Global arbitration centers such as Paris or London are well known and need no introduction. In contrast, there are many other arbitration sites around the world that seek a larger role on the international stage of dispute settlement. Lithuania and its capital Vilnius in particular is no exception. In 2014 the Vilnius Court of Commercial…

Almost a decade after the Dallah saga, the French and English courts are once again considering the enforcement of the same award yet reaching conflicting solutions. On 29 March 2019, the High Court of England and Wales, followed on 20 January 2020 by the England and Wales Court of Appeal both refused to enforce an…

The intersection of arbitration and insolvency, ever since the onset of the pandemic, is becoming a topical area of focus. The Centre for International Legal Studies (an Austria based non-profit society) and Arbinsol (a platform dedicated to the research on arbitration and insolvency) have responded by organizing an ongoing series of “post-pandemic” webinars. The most…

The judgment issued by the High Court of England and Wales in Xstrata Coal Queensland P Ltd & Anor v Benxi Iron & Steel (Group) International Economic & Trading Co (Xstrata) is a rare example of a successful challenge brought under section 68 of the Arbitration Act 1996 (“the Act”). It serves as a reminder…

The third of our series continues with a fireside chat with four of our fellow editors: Kiran Gore (Associate Editor), Mary Mitsi (Assistant Editor for Europe), Theresa Tseung (Assistant Editor for East and Central Asia), and Ylli Dautaj (Assistant Editor) (Investment Arbitration).   Good day all and thank you for joining me today!   Let’s…

The biennial 2020 Arbitration in Africa Survey Report (2020 Survey), which is the second in the series, is focused on top African arbitral centres and seats. It identifies the top and busiest arbitral centres in Africa. The survey was commissioned by the School of Oriental and African Studies (SOAS) and sponsored by the law firm…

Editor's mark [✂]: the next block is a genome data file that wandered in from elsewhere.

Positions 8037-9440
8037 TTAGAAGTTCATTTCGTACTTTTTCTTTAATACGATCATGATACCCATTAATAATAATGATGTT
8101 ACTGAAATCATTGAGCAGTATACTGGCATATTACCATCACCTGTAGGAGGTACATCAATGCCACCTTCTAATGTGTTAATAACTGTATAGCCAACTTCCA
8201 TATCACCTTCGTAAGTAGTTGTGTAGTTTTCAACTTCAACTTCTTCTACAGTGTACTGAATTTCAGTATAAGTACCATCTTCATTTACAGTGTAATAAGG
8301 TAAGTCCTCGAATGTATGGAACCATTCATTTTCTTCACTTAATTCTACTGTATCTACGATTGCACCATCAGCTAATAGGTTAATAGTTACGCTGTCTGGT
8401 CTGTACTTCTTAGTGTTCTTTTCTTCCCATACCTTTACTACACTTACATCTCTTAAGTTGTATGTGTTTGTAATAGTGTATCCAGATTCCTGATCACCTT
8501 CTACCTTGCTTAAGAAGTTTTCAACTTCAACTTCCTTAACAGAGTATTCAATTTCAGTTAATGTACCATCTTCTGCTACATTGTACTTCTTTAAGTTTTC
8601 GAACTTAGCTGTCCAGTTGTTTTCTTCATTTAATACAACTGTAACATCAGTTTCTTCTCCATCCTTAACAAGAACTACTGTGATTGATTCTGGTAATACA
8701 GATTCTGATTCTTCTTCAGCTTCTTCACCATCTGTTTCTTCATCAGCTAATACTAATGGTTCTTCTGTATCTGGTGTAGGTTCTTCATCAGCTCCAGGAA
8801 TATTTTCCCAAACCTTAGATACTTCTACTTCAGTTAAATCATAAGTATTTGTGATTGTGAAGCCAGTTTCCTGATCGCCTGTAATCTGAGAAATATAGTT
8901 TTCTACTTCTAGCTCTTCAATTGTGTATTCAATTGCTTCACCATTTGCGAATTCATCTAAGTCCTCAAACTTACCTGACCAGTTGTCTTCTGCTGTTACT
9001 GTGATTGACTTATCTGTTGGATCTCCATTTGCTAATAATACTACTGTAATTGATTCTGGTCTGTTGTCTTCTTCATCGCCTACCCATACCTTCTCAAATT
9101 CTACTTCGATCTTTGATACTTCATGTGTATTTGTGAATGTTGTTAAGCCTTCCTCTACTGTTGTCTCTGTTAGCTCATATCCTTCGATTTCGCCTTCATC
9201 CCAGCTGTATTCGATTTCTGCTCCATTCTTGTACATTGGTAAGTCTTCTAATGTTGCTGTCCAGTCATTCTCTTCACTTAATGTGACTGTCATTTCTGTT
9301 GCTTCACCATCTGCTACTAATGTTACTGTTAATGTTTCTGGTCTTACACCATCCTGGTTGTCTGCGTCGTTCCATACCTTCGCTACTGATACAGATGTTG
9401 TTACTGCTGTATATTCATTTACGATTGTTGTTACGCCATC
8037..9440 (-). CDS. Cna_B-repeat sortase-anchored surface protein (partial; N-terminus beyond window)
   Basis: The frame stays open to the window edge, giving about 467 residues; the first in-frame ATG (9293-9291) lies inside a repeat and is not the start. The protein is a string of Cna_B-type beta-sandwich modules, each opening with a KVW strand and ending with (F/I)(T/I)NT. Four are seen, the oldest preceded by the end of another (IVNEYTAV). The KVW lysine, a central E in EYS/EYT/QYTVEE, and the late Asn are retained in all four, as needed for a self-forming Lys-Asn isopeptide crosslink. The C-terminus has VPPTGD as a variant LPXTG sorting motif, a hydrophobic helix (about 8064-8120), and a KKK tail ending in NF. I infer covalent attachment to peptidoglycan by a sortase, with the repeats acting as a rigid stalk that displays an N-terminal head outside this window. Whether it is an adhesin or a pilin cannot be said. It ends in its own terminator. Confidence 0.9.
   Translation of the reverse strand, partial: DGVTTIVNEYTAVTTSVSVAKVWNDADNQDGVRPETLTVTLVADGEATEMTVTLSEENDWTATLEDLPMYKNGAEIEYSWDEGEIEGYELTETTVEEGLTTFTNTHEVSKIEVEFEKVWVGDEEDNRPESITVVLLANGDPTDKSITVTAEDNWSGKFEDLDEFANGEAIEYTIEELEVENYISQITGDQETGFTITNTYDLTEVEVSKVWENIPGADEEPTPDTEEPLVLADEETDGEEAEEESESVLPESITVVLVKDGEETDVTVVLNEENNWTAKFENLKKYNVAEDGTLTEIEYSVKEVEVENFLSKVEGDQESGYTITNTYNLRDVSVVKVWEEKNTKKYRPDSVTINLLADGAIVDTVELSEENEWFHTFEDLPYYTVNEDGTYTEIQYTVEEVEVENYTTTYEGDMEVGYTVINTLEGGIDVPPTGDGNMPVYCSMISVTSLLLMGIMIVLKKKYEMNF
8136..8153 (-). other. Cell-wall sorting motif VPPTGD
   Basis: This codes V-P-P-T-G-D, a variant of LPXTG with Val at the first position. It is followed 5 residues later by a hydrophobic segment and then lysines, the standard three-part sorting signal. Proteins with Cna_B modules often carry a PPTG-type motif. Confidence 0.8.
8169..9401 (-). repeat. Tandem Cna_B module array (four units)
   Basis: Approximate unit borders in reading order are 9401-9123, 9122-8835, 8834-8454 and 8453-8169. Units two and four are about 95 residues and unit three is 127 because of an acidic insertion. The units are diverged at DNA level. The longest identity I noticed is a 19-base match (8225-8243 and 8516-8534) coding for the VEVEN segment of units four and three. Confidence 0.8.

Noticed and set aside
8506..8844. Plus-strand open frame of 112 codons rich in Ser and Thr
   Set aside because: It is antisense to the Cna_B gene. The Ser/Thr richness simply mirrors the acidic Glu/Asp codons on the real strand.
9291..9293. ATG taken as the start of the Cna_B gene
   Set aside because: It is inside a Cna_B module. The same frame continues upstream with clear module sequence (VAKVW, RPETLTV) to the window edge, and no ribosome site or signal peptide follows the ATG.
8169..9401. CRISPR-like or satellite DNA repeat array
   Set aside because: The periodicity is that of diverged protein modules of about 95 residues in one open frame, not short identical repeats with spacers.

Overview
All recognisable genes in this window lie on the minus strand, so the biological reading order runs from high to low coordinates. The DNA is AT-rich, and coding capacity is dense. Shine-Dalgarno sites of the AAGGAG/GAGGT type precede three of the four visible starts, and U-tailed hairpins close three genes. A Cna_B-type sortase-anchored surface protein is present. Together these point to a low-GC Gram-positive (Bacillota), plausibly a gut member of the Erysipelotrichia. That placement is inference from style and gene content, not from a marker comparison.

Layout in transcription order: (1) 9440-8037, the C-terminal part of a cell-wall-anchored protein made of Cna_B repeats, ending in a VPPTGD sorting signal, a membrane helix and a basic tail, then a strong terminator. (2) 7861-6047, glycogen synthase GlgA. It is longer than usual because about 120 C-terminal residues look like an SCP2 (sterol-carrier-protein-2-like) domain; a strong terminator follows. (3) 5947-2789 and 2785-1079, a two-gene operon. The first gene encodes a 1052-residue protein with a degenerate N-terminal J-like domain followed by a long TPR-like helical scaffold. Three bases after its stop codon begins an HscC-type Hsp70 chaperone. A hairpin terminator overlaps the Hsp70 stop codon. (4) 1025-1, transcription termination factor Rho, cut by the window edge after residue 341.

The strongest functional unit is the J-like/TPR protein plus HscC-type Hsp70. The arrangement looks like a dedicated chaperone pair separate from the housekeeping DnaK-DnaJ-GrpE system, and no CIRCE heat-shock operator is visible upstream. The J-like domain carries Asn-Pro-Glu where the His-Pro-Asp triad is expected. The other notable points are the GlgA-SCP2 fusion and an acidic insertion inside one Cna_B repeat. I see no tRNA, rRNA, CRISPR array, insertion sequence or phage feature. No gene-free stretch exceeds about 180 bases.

The revision process of Chapter 12 of the Swiss Private International Law Act (PILA), governing international arbitration in Switzerland, was initiated in 2008 through a parliamentary motion. It led to a general mandate for the Swiss government to “touch up” Swiss international arbitration law with a view to aligning the statutory text with Swiss case…

Mexico and the EU recently released a draft text of the upcoming EU-Mexico Free Trade Agreement (the “Agreement in Principle”), including its proposed investor-State dispute chapter. As explained in the draft agreement, “The texts are published for information purposes only and may undergo further modifications including as a result of the process of legal revision….

The COVID-19 outbreak as of now affects 183 states and a number of territories. Out of 164 State signatories to the Convention on the Recognition and Enforcement of Foreign Arbitral Awards 1958 (the “New York Convention”) only Marshall Islands, Tonga, Palau are not affected by the pandemic; all 153 state members to the ICSID Convention…

International arbitration is on the rise in South Africa.  This is partly a result of the country’s new arbitration law, which was passed in 2017, but now the process has been given a further boost by the publication by the Arbitration Foundation of Southern Africa (AFSA) of its draft International Arbitration Rules (the Draft Rules),…

On 28 July 2020, the Cross-Institutional Task Force on Gender Diversity in Arbitral Appointments and Proceedings released its long-awaited Report in the eighth volume of the International Council for Commercial Arbitration (ICCA) Reports Series. Established in 2019, the Task Force brings together 17 leading international arbitration institutions, law firms and gender diversity initiatives to publish…

Just like many of us have learned to work remotely these past few months, those leading the efforts to reform international arbitration have also had to endure the constraints imposed by the pandemic. At the first-ever virtual ITA-ASIL conference, held on 24 June 2020, Professor Chiara Giorgetti from the University of Richmond School of Law…